William Dunlop: Mourners pay their tributes to ‘true gentleman and true hero’

Racing fan Jim Neill from Lisburn with partner Julie Ann and children Jamie, 12, Alex, nine, and Amy, 14, at the Dunlop Memorial Gardens in Ballymoney
Racing fan Jim Neill from Lisburn with partner Julie Ann and children Jamie, 12, Alex, nine, and Amy, 14, at the Dunlop Memorial Gardens in Ballymoney

Ballymoney became a place of pilgrimage on Monday as fans of motorcycle racer William Dunlop came from across Northern Ireland and beyond to pay their respects.

The Co Antrim town, which is synonymous with road racing and with the Dunlop name in particular, has become a focal point for the huge outpouring of grief in the wake of William’s tragic death.

Mia, nine, lays a single white rose in memory of William Dunlop at the statue of his uncle, Joey Dunlop, in Ballymoney

Mia, nine, lays a single white rose in memory of William Dunlop at the statue of his uncle, Joey Dunlop, in Ballymoney

Nowhere is this more apparent than at the Dunlop Memorial Gardens, where members of the public have arrived in droves to show their solidarity with the family.

Father-of-one William died after he crashed on the race route near Skerries with his younger brother, Michael, riding behind him.

The 32-year-old Ballymoney man was the son of racing legend Robert Dunlop, who was killed in the North West 200 in 2008, and nephew of Joey Dunlop who died in Estonia in 2000.

The sombre mood in the town was palpable as everyone from leather-clad bikers to families with young children in tow gathered to lay flowers at the feet of the bronze statue of William’s father, Robert.

Don Bonner of Coleraine and District Motorcycle Club pays his respects to William Dunlop in Ballymoney

Don Bonner of Coleraine and District Motorcycle Club pays his respects to William Dunlop in Ballymoney

Londonderry man Don Bonner brought his own personal tribute to the well-liked sporting icon.

The Coleraine and District Motorcycle Club member left a hoodie emblazoned with William’s logo on the back, carrying the touching message ‘True gentleman, true hero’.

“When I heard the news of William’s death I just couldn’t believe it was true. I went numb, and I think the whole country feels the same,” he told the News Letter.

“I have a few friends who say they will not be returning to road racing because this has hit them so hard.

“William was a shy but very approachable guy. He was a true gentleman, both inside and outside the paddock. He will be greatly missed.”

Lisburn man Jim Neill, who came with his family to pay his respects, said he felt like he had “lost a very good friend”.

He added: “It is hard to take in. I met William many times and he always had time to speak to his fans. You could have talked to him about anything, not just bikes.

“I have always had a soft spot for William. He was such a down to earth guy.

“The road racing fraternity is so close knit and they will all stick together and show their support for the family.”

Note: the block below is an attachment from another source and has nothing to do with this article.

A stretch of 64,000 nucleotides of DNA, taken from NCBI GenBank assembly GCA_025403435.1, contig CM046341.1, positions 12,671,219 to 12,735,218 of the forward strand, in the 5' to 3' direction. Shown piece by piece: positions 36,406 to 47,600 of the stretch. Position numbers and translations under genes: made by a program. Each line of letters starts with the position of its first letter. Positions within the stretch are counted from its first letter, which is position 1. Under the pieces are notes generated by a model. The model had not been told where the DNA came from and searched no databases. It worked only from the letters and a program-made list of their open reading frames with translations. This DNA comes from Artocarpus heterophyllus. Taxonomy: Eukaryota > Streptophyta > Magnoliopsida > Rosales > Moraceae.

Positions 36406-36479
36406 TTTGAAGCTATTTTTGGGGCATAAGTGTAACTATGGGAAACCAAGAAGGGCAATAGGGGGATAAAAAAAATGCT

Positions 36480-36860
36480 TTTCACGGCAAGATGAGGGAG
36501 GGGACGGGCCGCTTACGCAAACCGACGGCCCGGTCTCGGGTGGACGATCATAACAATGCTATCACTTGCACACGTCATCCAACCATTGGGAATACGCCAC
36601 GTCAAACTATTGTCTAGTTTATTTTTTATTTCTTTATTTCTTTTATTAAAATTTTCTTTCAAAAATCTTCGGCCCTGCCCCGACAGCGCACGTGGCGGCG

Wendy Hara brought her children, Mia and Scott, to lay a single white rose in William’s memory.

She said: “It is just terrible, I can’t image what the family is going through. We just wanted to come here and show that we are thinking about them.”

Tom Brown from Moneymore, who worked with William’s father, has been following road racing for 60 years.

“It is almost like losing one of your own,” the 69-year-old said.

“The family has given so much and it is a real tragedy that they have to go through this pain again.”

Comber man David Bovell said the Dunlop family was “an institution” in road racing circles.

“Racing is in the family’s blood and they have done so much for the sport,” he added.

“William was such a character and his death is so hard to accept.

“I have so much respect for the Dunlop family, who have sacrificed so much for this sport.”

Tracey Burns from Newcastle said the Dunlop family would be in her prayers.

“This has broke everyone’s hearts, and to see all the tributes here this morning just goes to show how widely loved William was.”

Jean Campbell said Ballymoney owes a great debt of gratitude to the Dunlop family.

“I followed Joey since he started racing, and I liked William because he was so like his uncle,” she added.

“He was a real wee gent, just lovely. He was a very quiet, unassuming chap who had time for anyone. I spoke to him at the North West and wished him good luck and he just said ‘thank you’.

“He was very much like Joey. I feel so sorry for his granny and his poor mother and the rest of the family.

“I have no doubt the people of Ballymoney will rally together during this dark time.”

Among the steady stream of visitors to Ballymoney yesterday was a group from Cheshire, England, who spoke of their “deep sadness” at the latest tragedy to befall the Dunlop family.

Roger Austin told the News Letter: “We are doing a tour of the north coast and felt we had to stop in Ballymoney and pay our respects.

“It is just dreadful news and will reverberate around the world.

“It is a very emotional time, especially seeing the outpouring of grief here in William’s home town. Our thoughts go out to his family.”